It's why I got this tattoo on the 13th anniversary of my assault.


Check out more common reactions to trauma.

Supporting a Survivor

In the counseling field, there is a phenomenon called "vicarious trauma." It describes a condition where counselors who work with clients who have experienced trauma also begin to experience symptoms of trauma. It’s more colloquially known as "compassion fatigue." I’ve watched this happen to loved ones of survivors as well. If you’re going to be supporting a survivor, make sure you’re in the right head space to do it. If you’re not, it’s OK to say, "I don’t think I have the emotional bandwidth to process this with you right now. Would it be OK if I directed you to some other resources that are available to you?"

Whether or not you take on an active role of support, offering to help someone seek out other resources can be very useful.


The most important thing for any survivor is to be believed. Thank them for disclosing to you but don’t probe them for information they may not be ready to share. If you want to know more about trauma and recovery, do some further reading such as the book "Allies in Healing" by Laura Davis. (You should also read "10 Common Myths About Rape."


Ask questions like "how can I be helpful or supportive?" or "what can I do to support you?" Don’t assume that you know what another person needs. Let them decide and give them space to be where they are. Trust them to come to you when they’re ready.

Don't Assume They Should Get Over It

Don’t assume sexual trauma is something a person can simply get over. Healing is a life-long process and not one that travels in a straight line. Suggesting to a survivor that they should be over it by now or shaming them for having certain reactions to stimuli (a startled response when someone comes up behind them or a fear of people or situations that remind them of their trauma) is damaging. I vividly remember disclosing my second rape to my mother and having her reply, "you were drinking, what did you expect to happen?" That statement made me feel like the rape was my fault and that I could have prevented it. In reality, I couldn’t have prevented it and it definitely wasn’t my fault. It is never the survivor’s fault. The blame lies solely on the perpetrator.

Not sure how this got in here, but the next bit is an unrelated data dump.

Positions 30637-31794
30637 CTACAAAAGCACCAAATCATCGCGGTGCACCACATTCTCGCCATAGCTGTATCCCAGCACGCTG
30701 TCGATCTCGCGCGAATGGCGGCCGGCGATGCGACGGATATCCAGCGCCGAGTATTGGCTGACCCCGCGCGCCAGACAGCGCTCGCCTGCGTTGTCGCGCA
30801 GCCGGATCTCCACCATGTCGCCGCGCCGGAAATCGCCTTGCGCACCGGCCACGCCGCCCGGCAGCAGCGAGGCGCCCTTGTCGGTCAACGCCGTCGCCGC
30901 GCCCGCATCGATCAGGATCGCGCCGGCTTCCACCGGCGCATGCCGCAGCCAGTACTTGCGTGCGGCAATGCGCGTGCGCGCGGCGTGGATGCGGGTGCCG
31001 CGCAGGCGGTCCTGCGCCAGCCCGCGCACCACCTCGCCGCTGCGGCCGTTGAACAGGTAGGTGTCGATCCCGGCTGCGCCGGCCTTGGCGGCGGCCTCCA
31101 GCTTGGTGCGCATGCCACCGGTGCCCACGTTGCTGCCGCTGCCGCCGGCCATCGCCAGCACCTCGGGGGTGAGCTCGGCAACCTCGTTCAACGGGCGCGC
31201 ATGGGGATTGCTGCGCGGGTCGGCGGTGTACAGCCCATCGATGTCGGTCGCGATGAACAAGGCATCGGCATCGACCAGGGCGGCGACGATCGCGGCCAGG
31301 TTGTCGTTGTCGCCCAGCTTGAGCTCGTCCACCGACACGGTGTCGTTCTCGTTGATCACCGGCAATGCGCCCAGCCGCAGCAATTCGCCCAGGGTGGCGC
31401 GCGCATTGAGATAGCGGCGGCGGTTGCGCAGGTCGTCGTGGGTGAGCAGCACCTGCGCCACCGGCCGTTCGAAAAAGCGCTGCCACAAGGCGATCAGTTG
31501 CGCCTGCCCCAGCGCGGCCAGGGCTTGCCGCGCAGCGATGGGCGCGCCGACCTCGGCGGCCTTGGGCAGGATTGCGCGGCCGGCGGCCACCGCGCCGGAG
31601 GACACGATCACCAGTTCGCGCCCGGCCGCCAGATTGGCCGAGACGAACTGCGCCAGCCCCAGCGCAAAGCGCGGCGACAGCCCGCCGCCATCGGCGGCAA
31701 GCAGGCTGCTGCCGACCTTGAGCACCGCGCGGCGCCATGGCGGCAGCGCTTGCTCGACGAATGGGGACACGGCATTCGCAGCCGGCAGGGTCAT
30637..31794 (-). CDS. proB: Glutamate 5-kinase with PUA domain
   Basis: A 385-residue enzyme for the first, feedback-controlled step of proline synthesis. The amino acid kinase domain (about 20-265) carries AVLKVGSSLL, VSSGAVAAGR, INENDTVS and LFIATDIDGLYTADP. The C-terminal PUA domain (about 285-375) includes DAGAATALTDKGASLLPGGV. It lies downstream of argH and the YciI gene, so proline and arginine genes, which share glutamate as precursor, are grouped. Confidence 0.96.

Don't Insist on Reporting

Don’t insist that someone report the incident to police. This goes along with empowering them to make their own choices, but it’s worth going into in detail. Some people choose to report rape or sexual assault and that is fine. However, it should always be the survivor’s choice. The criminal justice system can further traumatize survivors, forcing them to repeat their story over and over and submit to questions from police, attorneys and judges. Prosecution is also a lengthy process that requires multiple court appearances. Some survivors may decide that is not the right path for them.

Listen, Support, Empower

Overall, the key to supporting a survivor is to listen to them, empower them to find their own healing path, and support them in whatever way they request.

Ashley Manta

Ashley is a feminist sexuality educator, certified consulting hypnotist, and empowerment coach. She has been educating about sex since 2007 and has conducted hundreds of workshops over the past six years. She has professional experience in sexual health after working for Planned Parenthood from 2012-2013. She is a trained crisis counselor and has worked in both mental health and crime victim advocacy.

She has a Bachelor of Arts degree in Philosophy with...